Hill might be off the hook. President-elect Trump said that investigating and prosecuting her would be very divisive for the country.  I don’t like seeing anyone get caught in criminal crosshairs,  but I can’t deny that having a woman who would’ve been Commander in Chief get jammed up with charges would prove just how far mass incarceration has grown. Some would support it and others oppose her being investigated, much less charged, but everyone would know that no one is safe from taking a collar.

 

 

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21 November 2016

Dry Up Your Drip

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drain

“Out!” Lieutenant Thrower shouted as he threw open the cell door. The doors swing in, so the universal symbol for “get out here” at York CI is a male staff member, spreading his legs wide to keep one foot on the door’s edge inside the cell while keeping his body outside the cell and within a camera lens’ striking range.

It was the night before Thanksgiving and I was already asleep. My cellmate Elsie was still awake, ripping up magazines to make a collage card for her girlfriend. That’s contraband because she’s ‘altering’ the magazines so I figured they wanted to wreck that for her. I got up and walked out of the cell in my pajamas.

“Get the fuck back inside! You know better than to come out here in pajamas. They’re fuckin’ white!” (i.e. not the jeans-and-burgundy-tee uniform).

“Are you ordering me to change?” I asked. He knew he couldn’t order me to change clothes in front of him and I was obeying the last order issued which is what I’m supposed to do.

water_dripI noticed a maintenance C/O in his grey uniform behind the lieutenant, glaring at directly at me. I get that sometimes so it wasn’t a big deal. But then he muttered under his breath:

“[Something] the likes of your fuckin’ crazy ass,” as he carried his toolbox into my cell.

“What did you put a work order in for?” Elsie asked me. She was pissed at me because her artwork was in danger of confiscation.

“Nothing. I can’t write a work order. I’m an inmate.

The maintenance man came out.

“This one’s not even fuckin’ leakin’,” he told Thrower.

And I knew.

“They published it, right?” I asked the lieutenant.

“Yes, they did.” He couldn’t stuff any more hatred, disgust into one sentence unless he cursed me out right there.

In One North, we had a Forrest Gump faucet. It ran ceaselessly across the terrain of our brains, yet without encouragement.  Neither my cellmate nor I could sleep. The metallic gurgle could have been generous and acted consistently, thereby making itself white noise. But no.

Instead, the rate of dripping, the weight of drops seemed to change up in an intentional effort to keep us vigilant. But vigilance comes at a cost: sleep. We were both bleary-eyed from the constant running.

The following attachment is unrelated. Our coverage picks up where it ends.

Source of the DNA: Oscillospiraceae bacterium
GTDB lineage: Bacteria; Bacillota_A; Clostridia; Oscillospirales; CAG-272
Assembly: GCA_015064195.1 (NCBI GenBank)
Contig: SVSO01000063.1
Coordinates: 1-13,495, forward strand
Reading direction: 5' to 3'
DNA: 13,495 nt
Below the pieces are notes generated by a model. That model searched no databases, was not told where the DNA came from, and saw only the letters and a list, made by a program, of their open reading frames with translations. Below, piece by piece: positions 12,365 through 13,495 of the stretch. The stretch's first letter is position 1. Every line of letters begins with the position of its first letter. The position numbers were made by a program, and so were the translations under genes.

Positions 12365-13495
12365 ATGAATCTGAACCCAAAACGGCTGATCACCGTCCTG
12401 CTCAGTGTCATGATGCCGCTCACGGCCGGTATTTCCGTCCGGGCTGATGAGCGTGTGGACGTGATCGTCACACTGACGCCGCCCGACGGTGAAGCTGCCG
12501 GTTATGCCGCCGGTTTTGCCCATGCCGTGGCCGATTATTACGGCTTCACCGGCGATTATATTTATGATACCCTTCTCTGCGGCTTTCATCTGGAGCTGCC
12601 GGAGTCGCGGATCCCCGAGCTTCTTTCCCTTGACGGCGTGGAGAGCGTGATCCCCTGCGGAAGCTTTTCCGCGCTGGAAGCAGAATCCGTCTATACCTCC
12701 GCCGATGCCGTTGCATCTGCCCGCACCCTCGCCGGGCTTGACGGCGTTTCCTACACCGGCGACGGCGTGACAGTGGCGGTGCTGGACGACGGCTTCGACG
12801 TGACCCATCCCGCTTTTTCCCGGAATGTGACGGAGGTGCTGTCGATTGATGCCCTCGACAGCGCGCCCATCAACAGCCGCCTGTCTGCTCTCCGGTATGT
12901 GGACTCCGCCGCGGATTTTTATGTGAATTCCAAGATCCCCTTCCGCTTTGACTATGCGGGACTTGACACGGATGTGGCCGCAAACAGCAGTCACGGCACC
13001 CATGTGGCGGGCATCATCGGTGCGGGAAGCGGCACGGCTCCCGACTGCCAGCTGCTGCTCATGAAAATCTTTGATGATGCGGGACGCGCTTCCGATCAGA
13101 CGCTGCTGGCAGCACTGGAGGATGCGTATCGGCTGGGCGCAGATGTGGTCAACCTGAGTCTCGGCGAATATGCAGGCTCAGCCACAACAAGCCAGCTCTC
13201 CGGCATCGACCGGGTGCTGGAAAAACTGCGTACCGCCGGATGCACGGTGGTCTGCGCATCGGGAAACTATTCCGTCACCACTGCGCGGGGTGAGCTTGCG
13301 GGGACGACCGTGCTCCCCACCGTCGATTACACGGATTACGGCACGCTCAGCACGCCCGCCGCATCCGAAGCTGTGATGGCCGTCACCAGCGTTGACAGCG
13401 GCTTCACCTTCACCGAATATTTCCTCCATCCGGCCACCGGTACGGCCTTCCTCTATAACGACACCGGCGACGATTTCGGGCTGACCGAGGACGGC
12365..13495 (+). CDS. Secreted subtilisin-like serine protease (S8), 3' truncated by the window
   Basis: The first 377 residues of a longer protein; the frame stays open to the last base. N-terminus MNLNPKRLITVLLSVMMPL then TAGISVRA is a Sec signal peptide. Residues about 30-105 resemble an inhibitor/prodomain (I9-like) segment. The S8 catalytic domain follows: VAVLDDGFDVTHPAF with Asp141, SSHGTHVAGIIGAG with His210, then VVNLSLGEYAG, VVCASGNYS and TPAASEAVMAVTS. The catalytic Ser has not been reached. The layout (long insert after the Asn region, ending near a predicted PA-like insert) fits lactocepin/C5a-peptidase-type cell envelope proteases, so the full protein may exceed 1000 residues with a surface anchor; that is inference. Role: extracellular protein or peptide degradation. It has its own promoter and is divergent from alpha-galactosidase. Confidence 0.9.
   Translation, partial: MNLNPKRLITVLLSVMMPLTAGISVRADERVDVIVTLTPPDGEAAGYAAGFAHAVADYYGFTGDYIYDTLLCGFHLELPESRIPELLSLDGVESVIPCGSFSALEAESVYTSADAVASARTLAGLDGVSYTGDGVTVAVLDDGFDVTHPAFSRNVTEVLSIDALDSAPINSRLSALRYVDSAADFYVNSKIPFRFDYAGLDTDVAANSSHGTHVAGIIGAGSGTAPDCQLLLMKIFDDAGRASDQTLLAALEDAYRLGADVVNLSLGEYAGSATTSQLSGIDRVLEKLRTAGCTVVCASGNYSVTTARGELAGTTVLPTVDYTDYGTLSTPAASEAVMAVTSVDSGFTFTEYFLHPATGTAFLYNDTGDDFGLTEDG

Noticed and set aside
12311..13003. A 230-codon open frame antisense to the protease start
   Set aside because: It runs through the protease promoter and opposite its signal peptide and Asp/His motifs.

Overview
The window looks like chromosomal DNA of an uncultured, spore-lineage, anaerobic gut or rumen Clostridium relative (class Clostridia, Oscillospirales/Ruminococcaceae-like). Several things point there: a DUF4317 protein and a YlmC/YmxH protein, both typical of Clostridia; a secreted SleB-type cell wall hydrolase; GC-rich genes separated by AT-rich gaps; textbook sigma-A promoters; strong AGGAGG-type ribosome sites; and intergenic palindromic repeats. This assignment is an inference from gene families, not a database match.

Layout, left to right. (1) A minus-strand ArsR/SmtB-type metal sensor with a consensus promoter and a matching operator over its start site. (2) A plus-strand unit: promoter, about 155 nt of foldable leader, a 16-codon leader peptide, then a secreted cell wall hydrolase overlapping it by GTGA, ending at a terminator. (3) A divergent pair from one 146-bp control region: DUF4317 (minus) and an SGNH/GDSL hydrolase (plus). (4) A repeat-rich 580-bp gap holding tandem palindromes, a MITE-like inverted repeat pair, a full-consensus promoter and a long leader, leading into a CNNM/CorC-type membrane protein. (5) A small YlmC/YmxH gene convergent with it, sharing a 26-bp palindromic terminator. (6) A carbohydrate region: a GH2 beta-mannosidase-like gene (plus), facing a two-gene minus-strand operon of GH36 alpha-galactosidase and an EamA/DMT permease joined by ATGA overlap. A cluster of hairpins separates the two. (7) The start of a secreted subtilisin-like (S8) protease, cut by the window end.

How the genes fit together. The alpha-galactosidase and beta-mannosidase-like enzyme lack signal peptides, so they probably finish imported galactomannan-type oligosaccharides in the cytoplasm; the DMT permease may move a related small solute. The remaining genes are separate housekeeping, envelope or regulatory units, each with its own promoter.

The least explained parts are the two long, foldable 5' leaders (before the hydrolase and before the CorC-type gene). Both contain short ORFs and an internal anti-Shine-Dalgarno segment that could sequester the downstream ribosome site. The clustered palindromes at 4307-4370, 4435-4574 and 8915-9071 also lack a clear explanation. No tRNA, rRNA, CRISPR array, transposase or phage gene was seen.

4-8-11-1bWe tried paper towels on the drain which created a slap-splat noise, which I guess we could call splaps. We tried wedging a shampoo bottle between the drain and the torn mesh that should filter the water for us. It was too tall and the only way it would stand up was on an angle and, as soon as enough water filled it, it toppled, spilled and became an empty drum for droplets to beat upon.

We told the C.T.O. that our sink was broken.  She looked at it and told us:

“It’s only broken when water don’t come out.”

We tried every sock we had and finally one of mine, a singlet with a hole in the heel, was light and long enough to stay on the faucet and barely tickle the drain so the water just traced down the terrycloth and went down the pipes soundlessly.

And they moved me out of the cell that day.

But while I lived there in E4 in One North and couldn’t sleep, I stumbled into the library one day because I couldn’t focus on writing in a classroom down the hall.

“I’m really drifty because of all the noise abuse in my cell,” Francine told me.

“Snoring?” I queried.

“No. My sink keeps running.”

“Mine too,” I admitted as I sat down and put my cheek on the table.

Terry overheard us and came over.

water-bag“Listen, one night I couldn’t sleep so I stayed with a garbage bag and collected all the water that was leaking overnight. Know how much water was in it in the morning? We needed three people to drag the fuckin’ thing outta the room,” Terry pointed at me to make her point.

The sinks were leaking heavily everywhere on the compound.

“You know there’s an agreement between the town and the prison that the reservoir in town can’t be drained unnecessarily. That’s why they limit our showers in the summer when we need them the most. This violates the agreement,” Francine explained. She’s been here sixteen years and she’s from this shoreline area so I believed her.

“So let’s expose them,” I said in tone a bit too downward to rally them. I was too tired to be excited about the ideas of change and improvement.

“How? How the fuck do we do that?” Terry asked.

“Letter to the editor.”  I rubbed my eyes.

“Where the fuck do we send that?”

“To the editor of a newspaper.” I thought that was obvious.

“You’re a journalist, Chandra. You need to write it for us,” Francine told me, thinking flattery would get somewhere. Journalist? I’m an inmate. 

“Take a letter, Maria,” I told them. I fully expected them to take dictation while I put my head down for a few minutes.

Blank stares.

“The song? And send it to my wife. Say I won’t be coming home? Gonna start a new life?”

drip2“I didn’t know you were gay. You don’t seem…” Terry said and looked puzzled.

“I’m not. I have no wife. And no pen. Get me a pen,” I told her as I scratched my head all over. “Why does a lack of sleep make you itch?” I asked them – and no one – as if any of them would have an answer. And wrote the letter. It took 4 minutes. Francine insisted on typing it and mailing it out. Despite her lack of sleep, she had the energy. Of course she did. She doesn’t work.